Kuala Lumpur: The Philippine government and
the country`s largest Muslim rebel group resumed formal peace
talks today for the first time since President Benigno Aquino
III took office last year.
Chief government negotiator Marvic Leonen said both sides
began a meeting scheduled to run for two days in Malaysia,
which has brokered the negotiations since 1997.
The peace process seeks to end a decades-long rebellion
by the 11,000-strong Moro Islamic Liberation Front.
Talks collapsed in 2008 when the Philippine Supreme Court
rejected a preliminary accord with the government of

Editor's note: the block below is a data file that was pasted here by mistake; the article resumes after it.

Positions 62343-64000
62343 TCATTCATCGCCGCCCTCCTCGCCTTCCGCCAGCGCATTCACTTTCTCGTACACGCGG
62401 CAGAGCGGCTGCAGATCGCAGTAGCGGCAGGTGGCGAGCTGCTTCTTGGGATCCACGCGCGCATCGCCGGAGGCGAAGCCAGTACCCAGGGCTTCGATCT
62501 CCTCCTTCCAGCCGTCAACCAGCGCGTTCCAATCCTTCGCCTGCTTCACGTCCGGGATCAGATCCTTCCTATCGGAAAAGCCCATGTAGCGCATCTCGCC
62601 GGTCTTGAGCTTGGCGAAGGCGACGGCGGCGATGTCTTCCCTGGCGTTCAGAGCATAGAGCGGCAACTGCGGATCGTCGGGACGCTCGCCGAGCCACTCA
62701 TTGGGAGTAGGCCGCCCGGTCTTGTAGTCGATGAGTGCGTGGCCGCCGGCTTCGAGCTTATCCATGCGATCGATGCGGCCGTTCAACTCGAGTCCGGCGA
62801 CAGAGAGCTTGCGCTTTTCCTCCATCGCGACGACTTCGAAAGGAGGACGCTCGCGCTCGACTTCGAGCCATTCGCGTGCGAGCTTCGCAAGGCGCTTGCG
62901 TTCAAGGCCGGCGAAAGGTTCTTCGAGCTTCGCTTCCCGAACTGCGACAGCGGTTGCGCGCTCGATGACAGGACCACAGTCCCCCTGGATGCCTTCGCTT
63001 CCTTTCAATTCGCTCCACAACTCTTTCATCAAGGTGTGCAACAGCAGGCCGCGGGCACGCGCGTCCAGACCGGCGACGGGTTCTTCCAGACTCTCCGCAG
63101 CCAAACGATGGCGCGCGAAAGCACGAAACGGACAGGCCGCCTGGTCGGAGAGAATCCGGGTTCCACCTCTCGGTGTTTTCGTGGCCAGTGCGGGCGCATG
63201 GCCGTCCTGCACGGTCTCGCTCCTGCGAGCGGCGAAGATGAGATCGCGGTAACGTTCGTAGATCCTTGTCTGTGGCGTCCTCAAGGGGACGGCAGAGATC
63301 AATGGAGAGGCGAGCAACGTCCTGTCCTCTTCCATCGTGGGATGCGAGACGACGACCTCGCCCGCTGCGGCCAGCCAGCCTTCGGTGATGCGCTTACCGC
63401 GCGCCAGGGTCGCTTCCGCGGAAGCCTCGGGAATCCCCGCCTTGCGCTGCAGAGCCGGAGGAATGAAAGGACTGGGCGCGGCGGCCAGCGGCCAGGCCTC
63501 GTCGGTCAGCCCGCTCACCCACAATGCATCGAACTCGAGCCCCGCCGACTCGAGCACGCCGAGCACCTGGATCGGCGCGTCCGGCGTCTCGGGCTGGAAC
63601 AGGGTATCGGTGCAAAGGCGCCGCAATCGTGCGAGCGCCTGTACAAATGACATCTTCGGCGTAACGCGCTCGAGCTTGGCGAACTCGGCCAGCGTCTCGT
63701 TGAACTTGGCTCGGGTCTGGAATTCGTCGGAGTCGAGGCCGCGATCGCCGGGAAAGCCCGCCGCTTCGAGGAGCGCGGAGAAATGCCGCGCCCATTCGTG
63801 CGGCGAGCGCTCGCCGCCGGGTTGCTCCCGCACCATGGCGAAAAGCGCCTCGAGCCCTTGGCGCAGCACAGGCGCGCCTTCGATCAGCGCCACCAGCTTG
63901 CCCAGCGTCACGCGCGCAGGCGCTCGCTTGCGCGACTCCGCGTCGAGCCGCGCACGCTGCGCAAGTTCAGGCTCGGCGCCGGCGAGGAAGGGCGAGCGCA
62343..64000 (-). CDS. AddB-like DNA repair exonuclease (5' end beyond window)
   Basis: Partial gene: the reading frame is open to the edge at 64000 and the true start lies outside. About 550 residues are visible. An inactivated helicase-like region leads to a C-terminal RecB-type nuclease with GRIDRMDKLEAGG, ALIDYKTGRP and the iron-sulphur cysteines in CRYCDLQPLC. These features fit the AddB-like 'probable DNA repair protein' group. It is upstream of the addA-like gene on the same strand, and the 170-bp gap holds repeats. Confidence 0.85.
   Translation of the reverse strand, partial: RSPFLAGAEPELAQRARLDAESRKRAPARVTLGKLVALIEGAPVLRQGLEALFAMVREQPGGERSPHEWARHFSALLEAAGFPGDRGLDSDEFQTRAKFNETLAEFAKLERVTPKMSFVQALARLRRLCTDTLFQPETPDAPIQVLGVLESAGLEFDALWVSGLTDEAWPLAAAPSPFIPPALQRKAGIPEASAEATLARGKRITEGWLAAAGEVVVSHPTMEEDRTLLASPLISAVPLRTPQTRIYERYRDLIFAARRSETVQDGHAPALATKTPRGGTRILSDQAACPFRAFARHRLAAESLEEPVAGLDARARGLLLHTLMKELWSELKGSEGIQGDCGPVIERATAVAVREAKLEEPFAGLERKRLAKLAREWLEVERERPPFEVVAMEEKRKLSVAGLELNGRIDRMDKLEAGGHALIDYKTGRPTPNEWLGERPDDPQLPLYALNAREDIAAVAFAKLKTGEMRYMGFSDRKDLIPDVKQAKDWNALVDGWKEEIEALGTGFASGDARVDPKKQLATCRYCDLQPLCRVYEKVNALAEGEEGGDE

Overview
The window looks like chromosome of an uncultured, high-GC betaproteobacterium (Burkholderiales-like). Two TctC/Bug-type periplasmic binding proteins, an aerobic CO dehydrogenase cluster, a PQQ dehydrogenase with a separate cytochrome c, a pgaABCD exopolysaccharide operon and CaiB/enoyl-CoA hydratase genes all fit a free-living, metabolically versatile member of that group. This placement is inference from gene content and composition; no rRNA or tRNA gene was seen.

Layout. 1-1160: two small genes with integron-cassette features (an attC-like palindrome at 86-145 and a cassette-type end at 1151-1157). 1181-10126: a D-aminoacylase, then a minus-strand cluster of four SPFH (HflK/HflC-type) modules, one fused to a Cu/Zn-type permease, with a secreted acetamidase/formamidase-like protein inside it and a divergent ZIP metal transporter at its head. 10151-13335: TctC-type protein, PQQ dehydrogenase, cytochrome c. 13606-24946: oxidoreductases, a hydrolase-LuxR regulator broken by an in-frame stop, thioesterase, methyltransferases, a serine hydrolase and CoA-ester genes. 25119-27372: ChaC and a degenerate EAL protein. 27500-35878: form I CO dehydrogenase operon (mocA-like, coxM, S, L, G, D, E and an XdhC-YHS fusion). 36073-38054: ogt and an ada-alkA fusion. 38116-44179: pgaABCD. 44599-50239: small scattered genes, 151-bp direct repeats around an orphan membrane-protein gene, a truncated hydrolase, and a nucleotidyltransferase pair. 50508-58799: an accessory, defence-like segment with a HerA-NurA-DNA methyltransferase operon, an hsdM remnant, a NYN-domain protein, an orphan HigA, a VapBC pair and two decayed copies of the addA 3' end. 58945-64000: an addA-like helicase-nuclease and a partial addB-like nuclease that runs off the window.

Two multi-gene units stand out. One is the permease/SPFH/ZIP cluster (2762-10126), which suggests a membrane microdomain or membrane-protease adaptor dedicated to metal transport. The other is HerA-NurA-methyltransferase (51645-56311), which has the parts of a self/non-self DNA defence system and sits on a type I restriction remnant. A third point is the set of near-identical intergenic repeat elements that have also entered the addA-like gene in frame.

then-President Gloria Macapagal Arroyo that would have
expanded an existing Muslim autonomous region in the southern
After Aquino took office in June, both sides formed
new peace panels and worked to resume talks.
Leonen did not give details of today`s meeting at an
He previously said the government would seek a full
report about the status of Ameril Umbra Kato, a rebel
commander who reportedly has formed his own armed group.
A splintering in the ranks of the rebel front could
undermine the effectiveness of the peace talks.
The rebels say their leadership is trying win back
Kato through dialogue.
Both sides are also expected to discuss extending the
mandate of international peace monitors who are helping to
maintain a cease-fire in the southern Philippines, the
homeland of minority Muslims in this predominantly Roman